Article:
Keeping The Splinter Cell Legacy Proud
9 July, 2014
I was never a big fan of stealth games. But recently I have indeed taken an interest to stealth based games. I am loving the tension…and my patience and tolerance, it seems, has gone a notch above. Endless deaths and enemy-detection has caused me to be so I suppose. Splinter Cell, once, had been the touchstone to which all stealth games had been measured and constantly delivered that promise albeit with a few hits and misses. While earlier games in the franchise made it tough for casual gamers, Splinter Cell Conviction made it accessible for action game fans as well.
Taking place, 3 years after Splinter Cell Conviction, Sam Fisher is back in action and the plot puts you into the thick of it all. Splinter Cell Blacklist has a pleasing plot (which I wont spoil) and playing through the campaign makes you feel like you in a blockbuster movie. You regroup with (the amazing personalities of) Grim, Charlie and Briggs on your mobile Fourth Echelon headquarters, The Paladin, a large military transport aircraft. The Paladin replaces the game menu and is an excellent gameplay mechanic. Do roam around the Paladin to talk to personal and get extra missions or to call Sam’s daughter. You talk to crew mates, check your stats, customize your gear as well as the aircraft inside the Paladin. The Paladin also makes sense when you globe-trot on missions.
Splinter Cell is back to its roots having a heavy emphasis on stealth but it can be played like Conviction too. I had a taste of both worlds. Playing stealth leaves you with a very satiated state whereas playing guns blazing got me out of many sticky situations. Anything you do in the game rewards you with points which can be invested on gear and gadgets. And talk about gadgets and gear, you’ve got large arsenal at your disposal, my favorites being The Tri-Rotor and the Crossbow. There was a particular level where you have to play as Briggs which was in a first person perspective and boy it SUCKED! It was very rigid and moving and aiming the gun was a real pain in the neck and for that sole reason I left out Spies Vs Mercs mode. The singleplayer and co-op content was immense in this iteration with Grim Missions, Briggs Missions and Charlie Missions extending the already gratifying single player campaign.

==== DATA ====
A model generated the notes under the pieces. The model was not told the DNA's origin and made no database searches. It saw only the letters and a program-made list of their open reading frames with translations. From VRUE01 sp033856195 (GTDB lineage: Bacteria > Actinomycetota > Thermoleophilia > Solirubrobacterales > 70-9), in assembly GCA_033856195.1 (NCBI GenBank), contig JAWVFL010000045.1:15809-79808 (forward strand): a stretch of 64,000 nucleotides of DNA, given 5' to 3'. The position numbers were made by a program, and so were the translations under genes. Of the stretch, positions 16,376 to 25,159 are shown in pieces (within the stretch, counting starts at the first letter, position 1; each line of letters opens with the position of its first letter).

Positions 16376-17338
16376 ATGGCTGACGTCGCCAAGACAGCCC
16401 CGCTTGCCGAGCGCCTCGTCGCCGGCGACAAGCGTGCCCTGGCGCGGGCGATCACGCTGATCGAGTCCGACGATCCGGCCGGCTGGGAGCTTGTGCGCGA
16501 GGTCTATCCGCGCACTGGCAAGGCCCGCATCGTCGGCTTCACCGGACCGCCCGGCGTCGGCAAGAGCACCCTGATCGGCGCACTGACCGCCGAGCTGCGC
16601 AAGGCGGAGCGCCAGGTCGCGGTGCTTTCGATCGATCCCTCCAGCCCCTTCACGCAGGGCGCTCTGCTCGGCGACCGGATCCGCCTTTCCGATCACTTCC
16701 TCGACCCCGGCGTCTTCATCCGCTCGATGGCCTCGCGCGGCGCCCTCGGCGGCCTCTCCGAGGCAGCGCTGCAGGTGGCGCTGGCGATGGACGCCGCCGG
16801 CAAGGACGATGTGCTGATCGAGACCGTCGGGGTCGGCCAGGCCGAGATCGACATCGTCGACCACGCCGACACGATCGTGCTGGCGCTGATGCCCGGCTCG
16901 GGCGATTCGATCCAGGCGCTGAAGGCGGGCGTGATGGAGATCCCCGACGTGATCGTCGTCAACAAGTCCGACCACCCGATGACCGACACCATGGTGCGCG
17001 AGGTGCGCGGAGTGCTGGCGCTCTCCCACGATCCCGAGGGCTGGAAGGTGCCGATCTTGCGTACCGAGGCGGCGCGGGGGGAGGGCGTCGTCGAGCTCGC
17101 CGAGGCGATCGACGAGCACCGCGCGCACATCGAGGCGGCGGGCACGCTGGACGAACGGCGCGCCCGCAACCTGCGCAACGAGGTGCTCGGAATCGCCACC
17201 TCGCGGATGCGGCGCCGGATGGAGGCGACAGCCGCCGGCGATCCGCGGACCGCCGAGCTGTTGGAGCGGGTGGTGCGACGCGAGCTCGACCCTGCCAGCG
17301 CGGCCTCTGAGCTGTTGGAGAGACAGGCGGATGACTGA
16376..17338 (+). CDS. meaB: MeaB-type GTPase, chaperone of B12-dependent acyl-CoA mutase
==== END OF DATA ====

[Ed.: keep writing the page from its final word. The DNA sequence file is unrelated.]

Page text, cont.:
Blacklist encourages you to play non lethally and the gear for that is at your disposal. Ghost, Panther and Assault ratings are a welcome addition giving you points for the way you play the game. You can play as discreet as a Ghost, The Panther is more close quarters gameplay or play all weapons blazing and aggressive as an Assault. ‘Last Known Position’ and ‘Mark and Execute makes a comeback making easy, some otherwise difficult kills making way for some excellent kill cams.
The music is one of the biggest pluses, often feeling like you are in too deep in an action movie. Composed by Mike Zarin and Tony Hajjar, its one of the high points of the game and is equally responsible for immersing you. Though thumbs down for Eric Johnson as Sam Fisher’s voice, I just couldn’t buy into his constant badassery.
Doesn’t have the most promising graphics and I am held back calling it a next gen game…yeah for me next gen games should have next gen graphics to be called so. Sorry Assassins Creed Blackflag I am talking about you as well. Cinematics stutters and has severe screen tearing, textures lack details and the game models lack that lifelike quality Conviction had. I am surprised a game that runs on the Unreal Engine (Modified to LEAD) can be this bad.
Regardless of the flaws that Splinter Cell Blacklist has, its never a bad game. In fact its one of the best Splinter Cell games ever. ‘Team Sam Fisher’ fanboys rejoice! and as for the less inclined gamers it makes for a perfectly fun, adrenaline pumping stealth action game. Missing this wouldn’t mean much for the casual gamer but for true stealth fanatics this’ll be the best treat since Mark Of The Ninja.
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